On the one hand, it is almost too easy to disparage the trivial nature of the issues in this Presidential campaign, the issues that rise to the top of the national media’s attention. Did John McCain question Obama’s patriotism? Why won’t Obama admit he was wrong about the surge? Does it help Obama or hurt him to announce his world citizenship, and apologize for America’s shortcomings, to 200,000 Germans? Does McCain really think that Pakistan and Iraq share a border? Is Obama really a sincere Christian? Is McCain? Is Obama arrogant? Is McCain old? Does a bear sh*t in the woods?
On the other hand, when people are sussing out a new neighbor, or a fellow worker, or their boss, or a lover, these are the kinds of questions for which they seek answers. Rightfully so. The issues are irrelevant. They will not be the same issues by the time the new President takes office. What matters is who that guy really is that we just put in the White House. We won’t really know the answer to that question until it happens, but it’s important to evaluate it the best we can.
There have been many instances of men who seemed flawed or mediocre, who have risen to the occasion of becoming President. As a rule, we don’t find out whether or not a President was great until at least a couple of decades after his death, sometimes longer. Herbert Hoover will be restored, one of these days, to his rightful place somewhere above his current position. Me and three or four other people think that George W. Bush will also rise in the ranks as time goes by.
Obsessive as I am about the issues; Iraq, Afghanistan, Iran, health care, energy, taxes, regulation, the value of the dollar, I have to admit, this is not what really matters. It’s my hobby, the hobby of those without better things to do. Lincoln, FDR, Reagan, Bush, none of these men had any idea what they would face, or what they would do about it, before they became President. Well, maybe Ronald Reagan knew, but he had a limited imagination, thank God. When asked what represented the greatest challenge for a statesman, Harold Macmillan replied, “Events, my dear boy, events”. This is more true today than ever.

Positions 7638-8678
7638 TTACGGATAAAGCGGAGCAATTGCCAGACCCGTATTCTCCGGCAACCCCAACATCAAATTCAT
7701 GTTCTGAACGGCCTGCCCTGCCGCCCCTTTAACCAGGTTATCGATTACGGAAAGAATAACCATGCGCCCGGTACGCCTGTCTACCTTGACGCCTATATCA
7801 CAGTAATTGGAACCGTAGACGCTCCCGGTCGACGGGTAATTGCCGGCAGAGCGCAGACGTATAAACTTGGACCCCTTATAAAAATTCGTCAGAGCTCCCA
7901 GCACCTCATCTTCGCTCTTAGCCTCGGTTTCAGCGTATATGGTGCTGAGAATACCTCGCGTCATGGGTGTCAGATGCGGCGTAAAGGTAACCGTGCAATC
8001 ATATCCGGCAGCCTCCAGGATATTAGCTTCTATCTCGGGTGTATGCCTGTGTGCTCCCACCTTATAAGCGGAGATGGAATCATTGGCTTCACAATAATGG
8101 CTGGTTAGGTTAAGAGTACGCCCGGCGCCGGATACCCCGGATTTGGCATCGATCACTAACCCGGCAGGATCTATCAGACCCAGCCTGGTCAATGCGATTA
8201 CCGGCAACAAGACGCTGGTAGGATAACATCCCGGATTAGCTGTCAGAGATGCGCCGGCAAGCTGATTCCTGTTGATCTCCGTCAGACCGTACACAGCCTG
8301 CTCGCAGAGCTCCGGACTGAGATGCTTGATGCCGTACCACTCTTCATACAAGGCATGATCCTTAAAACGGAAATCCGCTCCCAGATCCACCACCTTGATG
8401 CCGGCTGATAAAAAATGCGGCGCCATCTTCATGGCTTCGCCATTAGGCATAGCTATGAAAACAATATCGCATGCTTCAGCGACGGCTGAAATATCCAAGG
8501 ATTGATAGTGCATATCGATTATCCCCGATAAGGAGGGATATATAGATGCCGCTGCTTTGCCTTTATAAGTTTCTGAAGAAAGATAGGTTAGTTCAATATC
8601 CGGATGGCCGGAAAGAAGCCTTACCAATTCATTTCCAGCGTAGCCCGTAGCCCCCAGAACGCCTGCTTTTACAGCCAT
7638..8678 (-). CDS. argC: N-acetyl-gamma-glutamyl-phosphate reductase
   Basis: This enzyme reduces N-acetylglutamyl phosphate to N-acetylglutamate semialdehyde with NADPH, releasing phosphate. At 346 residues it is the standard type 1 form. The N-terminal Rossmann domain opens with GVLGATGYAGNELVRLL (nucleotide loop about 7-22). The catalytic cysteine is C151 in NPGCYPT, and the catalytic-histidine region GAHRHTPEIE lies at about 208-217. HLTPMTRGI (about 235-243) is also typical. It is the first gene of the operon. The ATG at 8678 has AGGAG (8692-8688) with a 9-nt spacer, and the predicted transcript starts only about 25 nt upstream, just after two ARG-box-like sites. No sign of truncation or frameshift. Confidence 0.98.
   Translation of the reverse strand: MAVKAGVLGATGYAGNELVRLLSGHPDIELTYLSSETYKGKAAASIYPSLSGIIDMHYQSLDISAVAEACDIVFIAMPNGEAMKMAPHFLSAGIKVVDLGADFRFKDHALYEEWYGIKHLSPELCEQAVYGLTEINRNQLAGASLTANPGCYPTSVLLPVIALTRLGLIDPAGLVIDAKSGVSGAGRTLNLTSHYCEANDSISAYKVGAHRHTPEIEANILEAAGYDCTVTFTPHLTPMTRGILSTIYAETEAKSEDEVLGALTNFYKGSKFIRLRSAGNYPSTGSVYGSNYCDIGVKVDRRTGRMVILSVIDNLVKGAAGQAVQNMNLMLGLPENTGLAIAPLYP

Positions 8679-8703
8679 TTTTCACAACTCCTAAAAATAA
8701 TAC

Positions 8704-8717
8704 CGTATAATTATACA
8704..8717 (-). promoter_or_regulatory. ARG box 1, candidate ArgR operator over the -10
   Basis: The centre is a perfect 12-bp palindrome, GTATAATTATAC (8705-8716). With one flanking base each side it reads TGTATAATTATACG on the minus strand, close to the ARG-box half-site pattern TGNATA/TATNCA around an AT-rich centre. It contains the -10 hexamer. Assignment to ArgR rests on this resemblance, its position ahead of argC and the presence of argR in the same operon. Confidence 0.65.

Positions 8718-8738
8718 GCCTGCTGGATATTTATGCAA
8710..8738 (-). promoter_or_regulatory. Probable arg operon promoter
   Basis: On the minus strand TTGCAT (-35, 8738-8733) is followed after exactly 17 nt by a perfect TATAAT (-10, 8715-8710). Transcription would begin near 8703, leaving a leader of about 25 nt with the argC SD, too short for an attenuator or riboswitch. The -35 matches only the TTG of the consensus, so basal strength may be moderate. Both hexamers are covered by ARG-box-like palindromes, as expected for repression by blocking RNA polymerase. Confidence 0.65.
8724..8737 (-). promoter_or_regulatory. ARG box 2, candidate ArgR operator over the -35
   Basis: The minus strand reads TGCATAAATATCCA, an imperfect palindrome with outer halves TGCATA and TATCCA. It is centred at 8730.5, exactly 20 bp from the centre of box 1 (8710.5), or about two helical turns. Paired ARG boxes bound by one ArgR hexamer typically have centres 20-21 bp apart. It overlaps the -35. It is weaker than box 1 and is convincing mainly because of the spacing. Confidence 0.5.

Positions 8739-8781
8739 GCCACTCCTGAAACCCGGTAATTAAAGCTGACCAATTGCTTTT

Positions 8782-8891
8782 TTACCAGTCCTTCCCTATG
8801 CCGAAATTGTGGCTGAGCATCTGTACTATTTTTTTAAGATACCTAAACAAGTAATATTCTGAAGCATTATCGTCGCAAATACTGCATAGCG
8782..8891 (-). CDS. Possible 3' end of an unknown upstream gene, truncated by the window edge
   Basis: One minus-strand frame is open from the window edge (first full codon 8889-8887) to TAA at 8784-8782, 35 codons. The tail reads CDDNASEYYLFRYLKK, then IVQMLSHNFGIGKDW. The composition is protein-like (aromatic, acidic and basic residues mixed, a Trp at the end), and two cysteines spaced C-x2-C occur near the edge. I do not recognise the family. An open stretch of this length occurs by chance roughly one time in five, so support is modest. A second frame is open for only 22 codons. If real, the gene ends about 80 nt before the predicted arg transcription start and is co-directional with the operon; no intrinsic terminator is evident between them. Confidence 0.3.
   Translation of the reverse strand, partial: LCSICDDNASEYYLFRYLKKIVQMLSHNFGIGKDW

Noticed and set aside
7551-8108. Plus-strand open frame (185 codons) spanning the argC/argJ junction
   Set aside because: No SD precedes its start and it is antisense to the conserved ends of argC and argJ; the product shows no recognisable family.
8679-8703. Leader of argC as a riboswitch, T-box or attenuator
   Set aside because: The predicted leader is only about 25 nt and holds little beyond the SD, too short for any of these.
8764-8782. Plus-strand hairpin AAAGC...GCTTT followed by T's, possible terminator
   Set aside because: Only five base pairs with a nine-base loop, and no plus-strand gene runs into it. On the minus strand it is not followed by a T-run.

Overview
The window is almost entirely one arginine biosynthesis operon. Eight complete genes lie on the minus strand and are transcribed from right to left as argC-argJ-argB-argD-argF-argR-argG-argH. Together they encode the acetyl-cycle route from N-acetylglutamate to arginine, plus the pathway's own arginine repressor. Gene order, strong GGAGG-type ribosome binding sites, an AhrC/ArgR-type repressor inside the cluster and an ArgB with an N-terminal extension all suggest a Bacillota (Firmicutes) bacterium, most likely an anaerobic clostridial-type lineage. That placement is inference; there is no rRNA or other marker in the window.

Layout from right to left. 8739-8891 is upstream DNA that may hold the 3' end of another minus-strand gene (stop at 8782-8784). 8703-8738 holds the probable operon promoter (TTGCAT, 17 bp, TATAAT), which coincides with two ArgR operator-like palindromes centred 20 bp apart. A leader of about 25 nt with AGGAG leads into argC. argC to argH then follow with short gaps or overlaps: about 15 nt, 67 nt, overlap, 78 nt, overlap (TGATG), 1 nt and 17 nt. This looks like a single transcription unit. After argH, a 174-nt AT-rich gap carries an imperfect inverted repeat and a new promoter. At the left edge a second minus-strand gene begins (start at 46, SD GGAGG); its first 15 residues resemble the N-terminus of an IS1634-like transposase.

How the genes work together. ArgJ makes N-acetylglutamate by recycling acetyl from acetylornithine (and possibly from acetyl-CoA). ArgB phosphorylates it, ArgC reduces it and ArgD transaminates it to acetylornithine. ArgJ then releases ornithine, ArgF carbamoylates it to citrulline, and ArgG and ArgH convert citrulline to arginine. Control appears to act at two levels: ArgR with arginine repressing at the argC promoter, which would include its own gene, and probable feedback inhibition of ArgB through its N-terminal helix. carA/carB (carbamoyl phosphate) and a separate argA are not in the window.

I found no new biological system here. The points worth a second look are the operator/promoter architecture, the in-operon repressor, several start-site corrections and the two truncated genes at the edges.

Whatever the upcoming events turn out to be, it is a safe bet that they will be hair-raising. The real audacity of hope is the audacity of the hope that the President turns out to be someone who will keep it together and make the right call when events inevitably overtake him (or her). Most of the time Presidents do OK, but sometimes they don’t, and the stakes keep getting higher. McCain looks like the best bet to me, or at least the safest bet, for obvious reasons, but nobody really knows what either John McCain or Barack Obama will do when events hit the fan.
This is the judgment that American voters are always called upon to make, and it doesn’t matter much how informed they are about the issues. What matters is how good a judge of character they are. Political ideology and issue wonkery tend to obscure one’s ability to judge character, rather than enhance it. I have much more faith in the American people’s capacity to assess what a man or woman is made of, than I have in the depth of their knowledge and understanding of the issues of the day. Fortunately, that is exactly what is needed.